Ethnographer to discuss old, new traditions
Arturo Lindsay, an artist-scholar who conducts ethnographic research on African spiritual and aesthetic retention in contemporary Latin American cultures, discusses Preserving the Old While Creating New Traditions at Bates Thursday, Dec. 3, at 7 p.m. in Chase Hall Lounge. The public is invited to attend free of charge.
An associate professor of art and art history at Spelman College, Lindsay’s research findings are manifested in works of art, as well as scholarly essays, lectures and articles. According to Lindsay, his work “uncovers information people use to order their lives and construct their cultures,” and is represented in important private and public collections both nationwide and abroad. Lindsay has exhibited in major solo and group exhibitions throughout the United States, Panama, Mexico, Germany and Italy.
In 1994, Lindsay received a Lila Wallace-Reader’s Digest International Artist Award to establish a studio in Portobelo, a 16th-century Spanish colonial village in Panama. This residency resulted in his major solo exhibition, Canto a la libertad de Africa a America at the Museo de Arte Contemporaneo in Panama. The exhibit expanded and traveled throughout the United States between 1996 and 1998.
Most recently, Lindsay has participated in a number of other traveling exhibits including Ceremony and Spirit: Nature and Memory in Contemporary Latino Art, organized by the Mexican Museum in San Francisco, and Art in Atlanta, organized by the Artists-In-Residence International. His work also appeared in ES97 Tijuana, a major exhibition of Latin American art organized by the Centro Cultural Tijuana.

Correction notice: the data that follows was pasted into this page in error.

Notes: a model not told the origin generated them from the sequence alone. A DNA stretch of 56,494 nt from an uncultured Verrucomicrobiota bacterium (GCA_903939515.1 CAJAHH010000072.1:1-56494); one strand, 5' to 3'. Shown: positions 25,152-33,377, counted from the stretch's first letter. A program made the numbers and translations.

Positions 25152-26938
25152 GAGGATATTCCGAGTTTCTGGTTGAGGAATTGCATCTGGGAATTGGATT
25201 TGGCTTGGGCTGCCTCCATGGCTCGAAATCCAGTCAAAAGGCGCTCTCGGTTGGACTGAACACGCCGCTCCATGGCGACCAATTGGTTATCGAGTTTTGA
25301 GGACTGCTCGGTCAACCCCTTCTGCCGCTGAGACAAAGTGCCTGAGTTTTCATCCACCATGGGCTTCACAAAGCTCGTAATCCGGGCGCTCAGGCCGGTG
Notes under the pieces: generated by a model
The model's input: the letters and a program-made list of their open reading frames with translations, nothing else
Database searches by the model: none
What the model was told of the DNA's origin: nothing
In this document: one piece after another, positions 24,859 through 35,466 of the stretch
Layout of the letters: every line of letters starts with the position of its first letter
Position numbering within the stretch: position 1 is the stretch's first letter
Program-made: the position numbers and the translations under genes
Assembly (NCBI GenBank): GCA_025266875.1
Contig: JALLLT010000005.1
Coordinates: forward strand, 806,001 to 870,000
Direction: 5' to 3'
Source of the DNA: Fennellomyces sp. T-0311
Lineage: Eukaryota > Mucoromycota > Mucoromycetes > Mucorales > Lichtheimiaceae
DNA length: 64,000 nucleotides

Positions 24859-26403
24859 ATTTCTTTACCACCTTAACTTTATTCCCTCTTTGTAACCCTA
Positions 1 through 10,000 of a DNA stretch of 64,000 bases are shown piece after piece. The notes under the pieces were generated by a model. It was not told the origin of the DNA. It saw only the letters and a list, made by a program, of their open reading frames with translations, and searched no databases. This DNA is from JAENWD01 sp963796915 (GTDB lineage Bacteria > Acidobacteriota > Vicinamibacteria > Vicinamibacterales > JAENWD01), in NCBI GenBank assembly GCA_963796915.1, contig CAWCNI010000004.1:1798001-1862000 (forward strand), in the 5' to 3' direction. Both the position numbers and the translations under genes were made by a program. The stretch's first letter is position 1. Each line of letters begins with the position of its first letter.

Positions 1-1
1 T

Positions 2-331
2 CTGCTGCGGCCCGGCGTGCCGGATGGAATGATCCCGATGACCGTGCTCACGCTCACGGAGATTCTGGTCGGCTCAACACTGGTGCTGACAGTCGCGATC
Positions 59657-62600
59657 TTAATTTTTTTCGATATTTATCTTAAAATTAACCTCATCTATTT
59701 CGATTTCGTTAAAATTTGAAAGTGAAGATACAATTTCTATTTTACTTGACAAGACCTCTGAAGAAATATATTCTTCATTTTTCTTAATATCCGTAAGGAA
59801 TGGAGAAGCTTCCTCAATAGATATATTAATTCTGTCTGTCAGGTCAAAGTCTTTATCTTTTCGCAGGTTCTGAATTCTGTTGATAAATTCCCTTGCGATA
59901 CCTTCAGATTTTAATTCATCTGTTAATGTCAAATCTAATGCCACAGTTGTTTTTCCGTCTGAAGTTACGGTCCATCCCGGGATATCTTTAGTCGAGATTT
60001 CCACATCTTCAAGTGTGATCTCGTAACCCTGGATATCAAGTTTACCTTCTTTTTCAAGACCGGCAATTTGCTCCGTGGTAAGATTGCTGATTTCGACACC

As a scholar, Lindsay has lectured and published several essays on New World African religious, spiritual and aesthetic retentions. The editor of Santer’a Aesthetics in Contemporary Latin American Art, published by the Smithsonian Press in 1996, he won the 1997 Spelman College Presidential Award for Scholarship. In 1998, he received the Fulbright Scholar award to conduct research on the manifestations of black Christ figures in the Americas and to work with emerging self-taught artists of the village of Portobelo.
Lindsay maintains studios in Atlanta and Portobelo. A native of Colon, a seaport city on the Caribbean coast of the Republic of Panama, he immigrated at age 13 to New York City with his parents. He received his doctor of arts degree from New York University, a master of fine arts degree in painting from the University of Massachusetts, Amherst, and a bachelor of arts degree in Spanish and theater from Central Connecticut State University.
His lecture is sponsored by the Multicultural Center.